I crushed my mouth into hers, not able to control what I was doing. There was urgency and there was passion, but there was also patience and restraint. As her hands weaved through my hair, kissing me back so hard I was certain I was thirty seconds away from passing out due to oxygen deprivation, I knew this wasn’t only the best kiss I’d ever experienced, but a first kiss. The handful of girls I’d kissed my first go at Mortality, and the countless slew of girls I’d kissed my way through Immortality, faded away—carried off by the wind. It was freeing in a way I couldn’t have imagined.

Only because I knew the black and white static trickling into my peripheral vision was the first stage of fainting, I broke away from the kiss of my life.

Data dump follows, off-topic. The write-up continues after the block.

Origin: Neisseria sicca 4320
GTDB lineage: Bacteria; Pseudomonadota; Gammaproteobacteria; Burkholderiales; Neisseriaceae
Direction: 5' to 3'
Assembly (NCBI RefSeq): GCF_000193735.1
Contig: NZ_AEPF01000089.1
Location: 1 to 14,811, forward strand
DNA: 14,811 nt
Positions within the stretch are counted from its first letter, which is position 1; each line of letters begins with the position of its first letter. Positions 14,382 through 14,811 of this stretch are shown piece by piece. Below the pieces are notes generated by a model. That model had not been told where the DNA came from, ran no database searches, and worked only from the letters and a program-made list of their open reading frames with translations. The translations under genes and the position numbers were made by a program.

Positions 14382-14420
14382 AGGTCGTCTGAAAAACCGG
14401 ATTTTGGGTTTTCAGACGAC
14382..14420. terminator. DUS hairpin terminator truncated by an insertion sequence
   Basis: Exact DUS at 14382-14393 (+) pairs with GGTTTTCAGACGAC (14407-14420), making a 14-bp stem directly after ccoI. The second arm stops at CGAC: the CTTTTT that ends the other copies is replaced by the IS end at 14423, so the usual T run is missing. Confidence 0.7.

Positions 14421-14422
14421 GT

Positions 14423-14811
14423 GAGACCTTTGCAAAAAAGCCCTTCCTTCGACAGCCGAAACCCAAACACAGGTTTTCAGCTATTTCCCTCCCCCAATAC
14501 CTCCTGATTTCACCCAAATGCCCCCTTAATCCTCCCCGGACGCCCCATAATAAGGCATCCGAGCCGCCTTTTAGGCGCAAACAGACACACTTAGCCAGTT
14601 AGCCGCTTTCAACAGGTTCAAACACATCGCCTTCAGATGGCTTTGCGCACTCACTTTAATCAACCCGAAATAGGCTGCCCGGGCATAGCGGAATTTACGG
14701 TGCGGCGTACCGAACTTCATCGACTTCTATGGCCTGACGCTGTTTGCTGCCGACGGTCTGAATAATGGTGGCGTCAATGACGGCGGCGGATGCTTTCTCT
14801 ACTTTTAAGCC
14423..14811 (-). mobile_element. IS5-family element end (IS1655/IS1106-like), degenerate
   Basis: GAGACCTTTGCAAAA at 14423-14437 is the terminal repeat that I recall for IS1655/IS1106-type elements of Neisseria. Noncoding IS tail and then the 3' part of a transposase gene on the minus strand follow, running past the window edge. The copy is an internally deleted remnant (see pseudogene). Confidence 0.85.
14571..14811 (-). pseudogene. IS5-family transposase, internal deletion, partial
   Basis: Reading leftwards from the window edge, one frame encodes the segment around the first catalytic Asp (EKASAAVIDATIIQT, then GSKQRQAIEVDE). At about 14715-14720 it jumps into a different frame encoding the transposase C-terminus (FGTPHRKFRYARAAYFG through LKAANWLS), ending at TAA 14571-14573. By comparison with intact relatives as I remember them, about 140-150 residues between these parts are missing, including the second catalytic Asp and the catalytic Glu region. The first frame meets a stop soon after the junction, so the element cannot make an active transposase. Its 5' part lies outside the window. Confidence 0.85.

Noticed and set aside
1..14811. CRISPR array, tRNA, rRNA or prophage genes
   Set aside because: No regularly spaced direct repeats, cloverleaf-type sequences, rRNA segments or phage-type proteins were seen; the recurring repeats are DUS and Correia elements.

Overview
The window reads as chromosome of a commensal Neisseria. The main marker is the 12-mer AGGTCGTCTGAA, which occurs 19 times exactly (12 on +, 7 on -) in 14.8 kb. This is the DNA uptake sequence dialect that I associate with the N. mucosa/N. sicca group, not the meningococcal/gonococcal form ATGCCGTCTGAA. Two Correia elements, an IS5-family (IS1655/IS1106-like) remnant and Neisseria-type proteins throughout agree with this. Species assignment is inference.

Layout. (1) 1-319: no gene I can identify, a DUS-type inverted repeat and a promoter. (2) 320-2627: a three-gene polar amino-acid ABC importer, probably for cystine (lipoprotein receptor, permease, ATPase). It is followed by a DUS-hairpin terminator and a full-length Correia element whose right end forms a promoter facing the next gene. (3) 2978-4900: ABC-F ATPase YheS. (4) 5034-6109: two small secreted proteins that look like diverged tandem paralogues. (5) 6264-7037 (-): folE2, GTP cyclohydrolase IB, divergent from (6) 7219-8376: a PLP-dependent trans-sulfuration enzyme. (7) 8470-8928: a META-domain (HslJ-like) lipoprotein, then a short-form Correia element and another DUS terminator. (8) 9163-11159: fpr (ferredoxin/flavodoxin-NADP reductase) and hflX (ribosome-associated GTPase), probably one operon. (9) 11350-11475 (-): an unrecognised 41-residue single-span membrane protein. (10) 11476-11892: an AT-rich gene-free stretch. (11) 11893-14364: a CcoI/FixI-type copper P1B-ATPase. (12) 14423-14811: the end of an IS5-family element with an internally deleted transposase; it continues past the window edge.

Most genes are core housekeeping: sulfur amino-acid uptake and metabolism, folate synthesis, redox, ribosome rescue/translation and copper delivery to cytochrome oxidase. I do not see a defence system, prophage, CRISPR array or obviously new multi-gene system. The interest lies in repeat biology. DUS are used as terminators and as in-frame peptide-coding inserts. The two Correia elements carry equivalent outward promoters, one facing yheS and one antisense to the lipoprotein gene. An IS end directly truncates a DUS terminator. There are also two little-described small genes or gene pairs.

“Are you okay?” we said in unison after I set her back down, both of us as breathless as the other.

I didn’t answer, waiting for hers.

She nodded. “I’m good. Great, now,” she said, lifting her hand and running it down my cheek. Her touch, the simple skimming of a hand down my flesh, confirmed just how right the decision I’d made was.


“Em,” I said, folding my hand over hers, “I’ve never been better.” The skin between her brows creased as she studied me, investigating my face and body for the signs of damage that were there earlier. “I thought I’d lost you,” she said finally, swallowing hard.

“You couldn’t lose me if you wanted to,” I replied, stepping closer. I didn’t care that my family was an audience to this; I hardly even realized they were there.